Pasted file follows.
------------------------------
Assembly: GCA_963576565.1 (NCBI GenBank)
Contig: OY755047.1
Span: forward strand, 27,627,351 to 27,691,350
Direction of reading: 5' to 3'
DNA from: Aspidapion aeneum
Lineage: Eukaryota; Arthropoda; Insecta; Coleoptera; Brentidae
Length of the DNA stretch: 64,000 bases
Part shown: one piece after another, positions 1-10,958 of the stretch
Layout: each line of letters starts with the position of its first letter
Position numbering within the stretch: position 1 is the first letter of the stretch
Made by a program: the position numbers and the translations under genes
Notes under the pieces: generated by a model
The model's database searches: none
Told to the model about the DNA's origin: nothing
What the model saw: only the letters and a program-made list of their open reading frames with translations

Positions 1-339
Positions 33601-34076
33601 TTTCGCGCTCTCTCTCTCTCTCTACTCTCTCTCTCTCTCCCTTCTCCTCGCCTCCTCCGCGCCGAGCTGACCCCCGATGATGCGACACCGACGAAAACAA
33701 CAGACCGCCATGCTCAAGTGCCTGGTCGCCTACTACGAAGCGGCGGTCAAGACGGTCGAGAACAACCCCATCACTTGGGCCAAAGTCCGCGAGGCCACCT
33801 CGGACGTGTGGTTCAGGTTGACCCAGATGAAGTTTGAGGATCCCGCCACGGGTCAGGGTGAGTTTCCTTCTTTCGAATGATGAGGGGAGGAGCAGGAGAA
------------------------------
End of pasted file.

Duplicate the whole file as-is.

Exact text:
Assembly: GCA_963576565.1 (NCBI GenBank)
Contig: OY755047.1
Span: forward strand, 27,627,351 to 27,691,350
Direction of reading: 5' to 3'
DNA from: Aspidapion aeneum
Lineage: Eukaryota; Arthropoda; Insecta; Coleoptera; Brentidae
Length of the DNA stretch: 64,000 bases
Part shown: one piece after another, positions 1-10,958 of the stretch
Layout: each line of letters starts with the position of its first letter
Position numbering within the stretch: position 1 is the first letter of the stretch
Made by a program: the position numbers and the translations under genes
Notes under the pieces: generated by a model
The model's database searches: none
Told to the model about the DNA's origin: nothing
What the model saw: only the letters and a program-made list of their open reading frames with translations

Positions 1-339
Positions 33601-34076
33601 TTTCGCGCTCTCTCTCTCTCTCTACTCTCTCTCTCTCTCCCTTCTCCTCGCCTCCTCCGCGCCGAGCTGACCCCCGATGATGCGACACCGACGAAAACAA
33701 CAGACCGCCATGCTCAAGTGCCTGGTCGCCTACTACGAAGCGGCGGTCAAGACGGTCGAGAACAACCCCATCACTTGGGCCAAAGTCCGCGAGGCCACCT
33801 CGGACGTGTGGTTCAGGTTGACCCAGATGAAGTTTGAGGATCCCGCCACGGGTCAGGGTGAGTTTCCTTCTTTCGAATGATGAGGGGAGGAGCAGGAGAA